So what can we make of all this? In the first place, perhaps we can take courage that we are not alone in our experience of darkness and perplexity. If that experience was shared by Abraham, by Paul, by Peter, James and John and by Christ himself, then perhaps it is a necessary part of our journey, a necessary part of our relationship with God, a necessary place for our faith to be tested and to grow. It might indeed be foolish for us to assume that we are sharing in that experience of the “dark night of the soul” so commonly claimed by the great mystics; yet even for us, perhaps more ordinary souls, our own perplexity and doubt can be a place of privileged encounter.
For there is a deeper lesson to take from these readings. Not only are we not humanly alone in our shared experience, but it seems that it is precisely when we are in this darkness that God is closest to us, that his power is nearest, his presence most mysterious but yet most vibrant. For Abram, it was when the darkness was deepest and his terror at its height that the fire of God’s presence passed between the sacrificed animals – a fire which sealed God’s first covenant with him, but also that same fire of his saving presence which burned in the bush on Sinai to promise salvation to his descendants, that same fire which led Israel dryshod through the sea and through the desert. For Peter and John and James too, it was when the cloud overshadowed them, the light withdrawn and their fear greatest that the Father speaks most clearly and unequivocally: “This is my Son, the Chosen: listen to him”. Likewise, in the midst of his darkness and distress, God touches Paul’s heart with hope, and gives him the certainty that – despite all appearances to the contrary – there will indeed be a time when Christ will let us, wretched as we are, share in his transfigured glory.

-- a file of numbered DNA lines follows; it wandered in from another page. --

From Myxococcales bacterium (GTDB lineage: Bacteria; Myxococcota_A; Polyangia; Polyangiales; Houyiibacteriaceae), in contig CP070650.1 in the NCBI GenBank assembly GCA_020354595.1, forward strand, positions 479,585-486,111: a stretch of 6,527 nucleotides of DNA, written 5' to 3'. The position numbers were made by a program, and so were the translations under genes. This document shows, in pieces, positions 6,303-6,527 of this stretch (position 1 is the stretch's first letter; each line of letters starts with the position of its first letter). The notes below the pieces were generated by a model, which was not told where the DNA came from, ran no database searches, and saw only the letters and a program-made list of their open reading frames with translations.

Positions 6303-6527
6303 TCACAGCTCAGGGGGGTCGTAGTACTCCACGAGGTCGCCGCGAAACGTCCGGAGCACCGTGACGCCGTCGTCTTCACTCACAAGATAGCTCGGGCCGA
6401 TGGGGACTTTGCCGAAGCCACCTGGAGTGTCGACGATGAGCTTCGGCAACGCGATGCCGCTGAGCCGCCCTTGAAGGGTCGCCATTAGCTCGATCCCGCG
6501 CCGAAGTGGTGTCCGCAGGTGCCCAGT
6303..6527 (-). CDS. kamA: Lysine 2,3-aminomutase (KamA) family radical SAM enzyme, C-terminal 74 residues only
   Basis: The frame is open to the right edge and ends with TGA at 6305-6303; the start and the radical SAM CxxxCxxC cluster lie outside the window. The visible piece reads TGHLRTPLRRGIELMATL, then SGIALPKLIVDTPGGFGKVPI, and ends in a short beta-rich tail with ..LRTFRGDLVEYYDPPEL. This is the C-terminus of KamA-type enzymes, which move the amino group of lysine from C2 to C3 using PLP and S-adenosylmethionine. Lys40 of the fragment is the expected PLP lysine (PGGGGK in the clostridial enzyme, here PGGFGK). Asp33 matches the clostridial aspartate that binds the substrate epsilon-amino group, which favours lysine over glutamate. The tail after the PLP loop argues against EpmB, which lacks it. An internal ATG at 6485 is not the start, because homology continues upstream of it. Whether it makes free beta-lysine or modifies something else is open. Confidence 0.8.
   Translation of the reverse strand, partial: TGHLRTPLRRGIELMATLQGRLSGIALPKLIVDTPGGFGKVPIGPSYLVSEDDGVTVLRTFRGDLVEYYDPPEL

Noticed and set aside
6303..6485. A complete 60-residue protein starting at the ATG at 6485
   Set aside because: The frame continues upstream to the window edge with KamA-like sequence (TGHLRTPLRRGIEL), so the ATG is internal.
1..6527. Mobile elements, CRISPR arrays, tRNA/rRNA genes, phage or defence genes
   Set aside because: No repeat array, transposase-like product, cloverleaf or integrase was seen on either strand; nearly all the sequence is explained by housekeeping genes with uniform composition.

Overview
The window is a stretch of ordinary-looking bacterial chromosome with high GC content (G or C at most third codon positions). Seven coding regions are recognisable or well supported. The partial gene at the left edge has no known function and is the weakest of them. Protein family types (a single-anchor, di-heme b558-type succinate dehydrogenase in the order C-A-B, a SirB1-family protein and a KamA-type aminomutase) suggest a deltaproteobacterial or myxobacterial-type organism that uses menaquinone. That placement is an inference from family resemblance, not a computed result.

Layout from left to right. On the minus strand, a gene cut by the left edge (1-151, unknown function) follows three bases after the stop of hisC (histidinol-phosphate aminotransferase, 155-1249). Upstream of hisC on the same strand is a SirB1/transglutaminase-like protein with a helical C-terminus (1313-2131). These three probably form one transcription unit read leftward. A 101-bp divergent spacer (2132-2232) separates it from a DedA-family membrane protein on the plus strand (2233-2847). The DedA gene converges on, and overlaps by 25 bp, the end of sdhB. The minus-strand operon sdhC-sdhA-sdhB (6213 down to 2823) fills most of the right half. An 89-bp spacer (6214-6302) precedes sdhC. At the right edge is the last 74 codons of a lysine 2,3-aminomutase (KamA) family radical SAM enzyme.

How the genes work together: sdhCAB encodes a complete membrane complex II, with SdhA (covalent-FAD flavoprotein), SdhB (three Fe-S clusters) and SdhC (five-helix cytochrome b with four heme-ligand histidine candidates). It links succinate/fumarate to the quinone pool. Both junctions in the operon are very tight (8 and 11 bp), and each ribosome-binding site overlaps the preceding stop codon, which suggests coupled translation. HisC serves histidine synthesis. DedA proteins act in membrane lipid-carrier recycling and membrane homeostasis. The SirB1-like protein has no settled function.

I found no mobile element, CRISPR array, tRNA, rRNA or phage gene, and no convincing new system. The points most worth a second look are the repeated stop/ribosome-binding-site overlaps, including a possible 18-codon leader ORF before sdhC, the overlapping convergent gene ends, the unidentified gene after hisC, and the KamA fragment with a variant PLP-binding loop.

Perhaps one last observation. That fire of God’s presence and his covenant was not just Abram’s dream – it was the sign of a promise later sealed by the concrete gift of Isaac, of Jacob and the whole of God’s chosen people. The dazzling brightness of the Transfiguration was no illusion, no false vision in the bewildering shadow and confusion, nor even just a vision of comfort before the scandal of the Cross, but a promise sealed on the morning of Christ’s resurrection. The light and the signs which God gives are never false, they are of God, but they are never the fullness of the revelation – they are always lights and signs which point forward, point to a reality which is yet to be fulfilled in us and for us, they are lights given to help us to make the next step. As Paul says elsewhere “for now we see in a glass, darkly, but then face to face” (1.Cor.13) or again, “for we walk by faith, and not by sight”.
In this Lenten journey, then, and in this year of Faith, let us make the psalmist’s prayer from today our own. Let us “hope in him, hold firm and take heart; hope in the Lord” (Ps.26), even when the darkness is deepest, trusting that God will give us just the amount of light we need to see how we can take the next step in our search. It may not be yet the dazzling vision of his glory, nor yet the fullness of light in his presence, but it may be just enough that we can indeed “constantly seek His face”(Ps.26), firm in the hope that he will not hide himself from us forever. Perhaps, this Lent, that hymn prayer with which we began “In darkness and perplexity point Thou the heavenly way” is not such a bad prayer after all – but let us also remember the last verse of that same hymn: “Lord Jesus, think on me: that when the flood is past, I may the eternal brightness see, and share thy joys at last.”